Speaking with CNBC, Google’s email security lead Mark Risher talks about securing your bitcoin from online hackers. Beyond adopting various technical options to better secure your accounts from attack, how much you reveal about yourself online could increase the chances of both being scammed and successfully so.
Whether you are a minnow or a whale in the crypto-market, you can get caught in the net.
“It could just be a case of mistaken identity or guilt by association. They could be using someone who seems to be low value to pivot toward somebody considered a higher value target, like somebody political in nature…Or maybe they saw that you were discussing Bitcoin on a public message board,” said Risher to CNBC.
That’s the nature of scammers and hackers today; they now have an arsenal of first-hand information that not long ago was never before accessible. Because of social media and other public webspaces where personal information is shared, what you post (or posted about you) can increase your chances of being targeted.
Risher said, for example, that some cryptocurrency wallet providers allow users to reset a wallet though email. As such, attackers will find posts by a victim on social media or on public message boards and use this information to attempt to break into their email account. By doing so, the attacker can then reset the digital wallet, open it, and steal the funds.
Additionally, personal information posted online can be used by scammers to craft a more individualized approach in their deception: “You might think of this generic ‘Dear Sir or Madam, I am contacting you to ask you for a favor,’ but the truth is many of these attackers have done some serious research on their victims…So you might get what we call ‘social truth’ in your message,” said Risher.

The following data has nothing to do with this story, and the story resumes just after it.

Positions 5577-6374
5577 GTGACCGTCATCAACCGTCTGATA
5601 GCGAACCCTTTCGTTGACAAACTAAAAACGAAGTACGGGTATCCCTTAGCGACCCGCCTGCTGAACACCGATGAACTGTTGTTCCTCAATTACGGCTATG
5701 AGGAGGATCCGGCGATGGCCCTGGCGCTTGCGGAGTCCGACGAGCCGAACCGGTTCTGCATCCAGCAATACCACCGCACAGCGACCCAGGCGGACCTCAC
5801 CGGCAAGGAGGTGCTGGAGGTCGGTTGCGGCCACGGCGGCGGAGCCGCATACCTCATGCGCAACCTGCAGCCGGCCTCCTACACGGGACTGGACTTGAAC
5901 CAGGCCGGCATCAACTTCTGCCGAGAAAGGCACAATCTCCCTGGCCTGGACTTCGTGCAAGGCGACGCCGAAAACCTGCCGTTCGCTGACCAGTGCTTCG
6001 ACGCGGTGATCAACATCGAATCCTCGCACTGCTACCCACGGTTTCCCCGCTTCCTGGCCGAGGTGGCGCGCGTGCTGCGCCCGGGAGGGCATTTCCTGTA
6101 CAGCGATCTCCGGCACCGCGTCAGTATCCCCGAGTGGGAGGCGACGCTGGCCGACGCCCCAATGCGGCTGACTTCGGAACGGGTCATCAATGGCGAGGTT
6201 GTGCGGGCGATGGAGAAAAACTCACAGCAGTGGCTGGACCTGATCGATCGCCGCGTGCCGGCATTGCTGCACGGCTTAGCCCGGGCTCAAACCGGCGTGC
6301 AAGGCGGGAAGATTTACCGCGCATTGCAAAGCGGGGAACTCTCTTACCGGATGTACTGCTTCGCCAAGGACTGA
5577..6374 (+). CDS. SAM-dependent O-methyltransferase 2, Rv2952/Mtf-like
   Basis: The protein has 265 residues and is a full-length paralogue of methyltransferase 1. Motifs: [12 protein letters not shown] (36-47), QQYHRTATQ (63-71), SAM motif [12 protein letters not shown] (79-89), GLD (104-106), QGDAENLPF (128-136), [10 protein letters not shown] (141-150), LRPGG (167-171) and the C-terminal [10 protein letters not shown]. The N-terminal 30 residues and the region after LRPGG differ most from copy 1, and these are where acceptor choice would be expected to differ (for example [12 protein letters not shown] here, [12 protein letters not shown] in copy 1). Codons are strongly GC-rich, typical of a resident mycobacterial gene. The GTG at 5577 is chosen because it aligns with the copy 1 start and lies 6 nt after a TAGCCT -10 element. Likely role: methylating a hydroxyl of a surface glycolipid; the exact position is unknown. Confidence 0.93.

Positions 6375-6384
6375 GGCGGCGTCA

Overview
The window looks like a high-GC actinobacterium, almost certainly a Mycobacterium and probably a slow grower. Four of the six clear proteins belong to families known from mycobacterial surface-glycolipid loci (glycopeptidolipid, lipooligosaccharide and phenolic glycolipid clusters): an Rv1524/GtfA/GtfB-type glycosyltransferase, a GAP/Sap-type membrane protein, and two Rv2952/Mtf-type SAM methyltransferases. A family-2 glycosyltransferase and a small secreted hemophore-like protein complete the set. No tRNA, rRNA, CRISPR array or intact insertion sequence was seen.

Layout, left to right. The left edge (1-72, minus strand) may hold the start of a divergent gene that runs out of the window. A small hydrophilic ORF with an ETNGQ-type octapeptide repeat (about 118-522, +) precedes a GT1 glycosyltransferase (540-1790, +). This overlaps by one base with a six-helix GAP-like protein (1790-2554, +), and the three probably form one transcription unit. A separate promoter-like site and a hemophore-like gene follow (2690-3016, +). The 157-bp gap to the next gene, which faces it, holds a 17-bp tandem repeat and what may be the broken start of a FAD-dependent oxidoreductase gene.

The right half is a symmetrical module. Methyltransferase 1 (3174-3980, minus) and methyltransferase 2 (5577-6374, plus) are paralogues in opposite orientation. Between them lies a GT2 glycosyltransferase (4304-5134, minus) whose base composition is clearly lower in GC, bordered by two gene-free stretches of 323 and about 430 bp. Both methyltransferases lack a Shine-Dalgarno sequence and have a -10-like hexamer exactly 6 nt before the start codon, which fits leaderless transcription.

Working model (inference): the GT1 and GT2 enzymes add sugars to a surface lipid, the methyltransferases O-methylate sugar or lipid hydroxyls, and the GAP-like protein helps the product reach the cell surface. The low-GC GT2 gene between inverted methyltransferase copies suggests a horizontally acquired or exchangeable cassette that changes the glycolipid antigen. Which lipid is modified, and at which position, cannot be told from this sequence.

These “social truths” are described in the article as personal details which are partial to your own life. Bad actors make use of your online data to make their initial contact appear authentic.
Online criminals are also keen on using smaller targets to reach bigger ones down the line. Risher states, for instance, that “If you’ve ever volunteered for a political campaign, gone to a dinner party hosted by a CEO or worked for a well-known technology company,” you might become a target.
So what can you do to reduce the risk of being targeted and attacked? First, limit your disclosure of personal information and don’t discuss wealth or how much cryptos you own online. By not doing so, you not only increase the chances of becoming a target but also of being successfully attacked. Secondly, ensure your passwords are not common ones or tied to your personal information (such as your pet’s name) and be sure to use secondary verification options such as two-factor verification. Be mindful of the security of old/unused email accounts which can be utilized by cybercriminals to breach newer/active accounts. Lastly, keep a general mindfulness when interacting online, especially if you can not be certain of the authenticity of the person on the other side of the screen.
As always, it is most secure to store your cryptocurrency in an offline hardware wallet and to never store any information associated with that wallet digitally (be it a local text document or a google document). This would compromise the offline security of the hardware wallet if hackers were able to access the wallet’s seed words, for instance.